By Matthew Rothschild on June 28, 2005
In Praise of Judith Miller
By Matthew Rothschild

June 28, 2005

New York Times reporter Judith Miller played an execrable role in the lead up to the Iraq War. She funneled false information onto the front page of the Times, information that backed up the Bush Administration's bogus claims about the threat Iraq allegedly posed.

In no small measure, she helped further the propaganda offensive of the Bush Administration.

For that, I believe she should have been disciplined, if not fired.

Subsequently, her reporting on the Oil for Food scandal at the UN and her reporting on British MP George Galloway has betrayed her biases.

But now I rise to her defense because she refuses to release the names of her sources, to whom she promised confidentiality, while doing reporting on the Valerie Plame-Robert Novak story. Miller never actually wrote anything on it, but that didn't stop the Special Prosecutor Patrick Fitzgerald from subpoenaing her and dragging her in front of a judge who cited her for contempt.

Judge Thomas Hogan has sentenced her to as much as 18 months in jail. He has also slapped the same sentence on Matthew Cooper of Time magazine.

On Monday, the Supreme Court refused to hear their appeals.

Cooper has not said what he will do next.

But Miller remains defiant, insisting she will go to jail before disgorging her sources.

"Journalists simply cannot do their jobs without being able to commit to sources that they won't be identified," she said. "Such protection is critical to the free flow of information in a democracy."

She's right.

Journalists should have cover, under the First Amendment, to go about their work in a legal manner, and providing confidentiality is, at times, pivotal to the news gathering process.

Journalists should also have cover under the same confidentiality principle that grants privileges to lawyers with their clients, doctors with their patients, and spouses with each other.

(Anthony Lewis explores this principle in the July 14 issue of The New York Review of Books, though he comes to a different conclusion.)

Fitzgerald's pursuit of Miller and Cooper is more than passing strange. The prosecutor has not brought charges against Novak, much less against anyone in the White House.

Instead, he is pursuing journalists for just doing their jobs.

I praise Judith Miller for standing up to him, and for risking time behind bars in doing so.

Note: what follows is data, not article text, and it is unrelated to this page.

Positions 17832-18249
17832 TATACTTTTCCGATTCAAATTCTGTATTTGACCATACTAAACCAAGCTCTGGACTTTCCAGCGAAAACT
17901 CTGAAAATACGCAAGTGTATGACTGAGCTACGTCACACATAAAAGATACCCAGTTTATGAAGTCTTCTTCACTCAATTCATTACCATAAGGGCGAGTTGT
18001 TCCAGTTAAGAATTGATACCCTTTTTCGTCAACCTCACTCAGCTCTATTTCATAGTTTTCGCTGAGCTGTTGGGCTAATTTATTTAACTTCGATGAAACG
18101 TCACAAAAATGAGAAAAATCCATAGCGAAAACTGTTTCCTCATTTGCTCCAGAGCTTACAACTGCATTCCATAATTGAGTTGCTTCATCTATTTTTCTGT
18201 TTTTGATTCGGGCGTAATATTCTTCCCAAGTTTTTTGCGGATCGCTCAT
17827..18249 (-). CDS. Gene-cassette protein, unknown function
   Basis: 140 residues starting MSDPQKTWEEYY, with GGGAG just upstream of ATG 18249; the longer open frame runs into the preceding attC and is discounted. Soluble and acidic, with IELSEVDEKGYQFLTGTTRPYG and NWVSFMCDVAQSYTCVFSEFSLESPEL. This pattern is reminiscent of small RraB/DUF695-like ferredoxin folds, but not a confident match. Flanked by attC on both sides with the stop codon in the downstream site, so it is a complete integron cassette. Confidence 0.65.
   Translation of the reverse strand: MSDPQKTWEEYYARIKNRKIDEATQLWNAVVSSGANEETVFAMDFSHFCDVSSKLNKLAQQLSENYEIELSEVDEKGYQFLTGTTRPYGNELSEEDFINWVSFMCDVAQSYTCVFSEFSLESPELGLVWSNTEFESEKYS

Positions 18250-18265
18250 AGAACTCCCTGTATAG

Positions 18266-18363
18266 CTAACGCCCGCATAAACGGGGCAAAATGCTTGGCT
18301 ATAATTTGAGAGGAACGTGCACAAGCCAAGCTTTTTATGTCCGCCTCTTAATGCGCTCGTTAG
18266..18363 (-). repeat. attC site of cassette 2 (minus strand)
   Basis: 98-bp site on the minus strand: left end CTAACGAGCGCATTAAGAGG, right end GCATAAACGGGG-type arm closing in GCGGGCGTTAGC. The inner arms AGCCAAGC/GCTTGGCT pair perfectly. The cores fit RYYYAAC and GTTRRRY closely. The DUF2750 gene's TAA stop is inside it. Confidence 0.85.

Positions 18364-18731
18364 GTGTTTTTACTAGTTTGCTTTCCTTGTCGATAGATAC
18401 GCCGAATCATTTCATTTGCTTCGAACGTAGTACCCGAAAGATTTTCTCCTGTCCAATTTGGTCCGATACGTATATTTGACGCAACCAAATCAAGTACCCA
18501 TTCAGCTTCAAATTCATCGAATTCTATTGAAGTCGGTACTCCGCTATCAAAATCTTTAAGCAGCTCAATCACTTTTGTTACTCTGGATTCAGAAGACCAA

That is courage.

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Manifesto: The Mad Farmer Liberation Front

Love the quick profit, the annual raise,
vacation with pay. Want more 
of everything ready made. Be afraid 
to know your neighbors and to die.
And you will have a window in your head.
Not even your future will be a mystery 
any more. Your mind will be punched in a card 
and shut away in a little drawer.
When they want you to buy something 
they will call you. When they want you
to die for profit they will let you know. 
So, friends, every day do something
that won’t compute. Love the Lord. 
Love the world. Work for nothing. 
Take all that you have and be poor.
Love someone who does not deserve it. 
Denounce the government and embrace 
the flag. Hope to live in that free 
republic for which it stands. 
Give your approval to all you cannot
understand. Praise ignorance, for what man 
has not encountered he has not destroyed.
Ask the questions that have no answers. 
Invest in the millennium. Plant sequoias.
Say that your main crop is the forest
that you did not plant,
that you will not live to harvest.


Say that the leaves are harvested 
when they have rotted into the mold.
Call that profit. Prophesy such returns.
Put your faith in the two inches of humus 
that will build under the trees
every thousand years.
Listen to carrion—put your ear
close, and hear the faint chattering
of the songs that are to come. 
Expect the end of the world. Laugh. 
Laughter is immeasurable. Be joyful
though you have considered all the facts. 
So long as women do not go cheap 
for power, please women more than men.
Ask yourself: Will this satisfy 
a woman satisfied to bear a child?
Will this disturb the sleep 
of a woman near to giving birth? 
Go with your love to the fields.
Lie easy in the shade. Rest your head 
in her lap. Swear allegiance 
to what is nighest your thoughts.
As soon as the generals and the politicos 
can predict the motions of your mind, 
lose it. Leave it as a sign 
to mark the false trail, the way 
you didn’t go. Be like the fox 
who makes more tracks than necessary, 
some in the wrong direction.
Practice resurrection.

Wendell Berry is a poet, farmer, and environmentalist in Kentucky. This poem, first published in 1973, is reprinted by permission of the author and appears in his “New Collected Poems” (Counterpoint).

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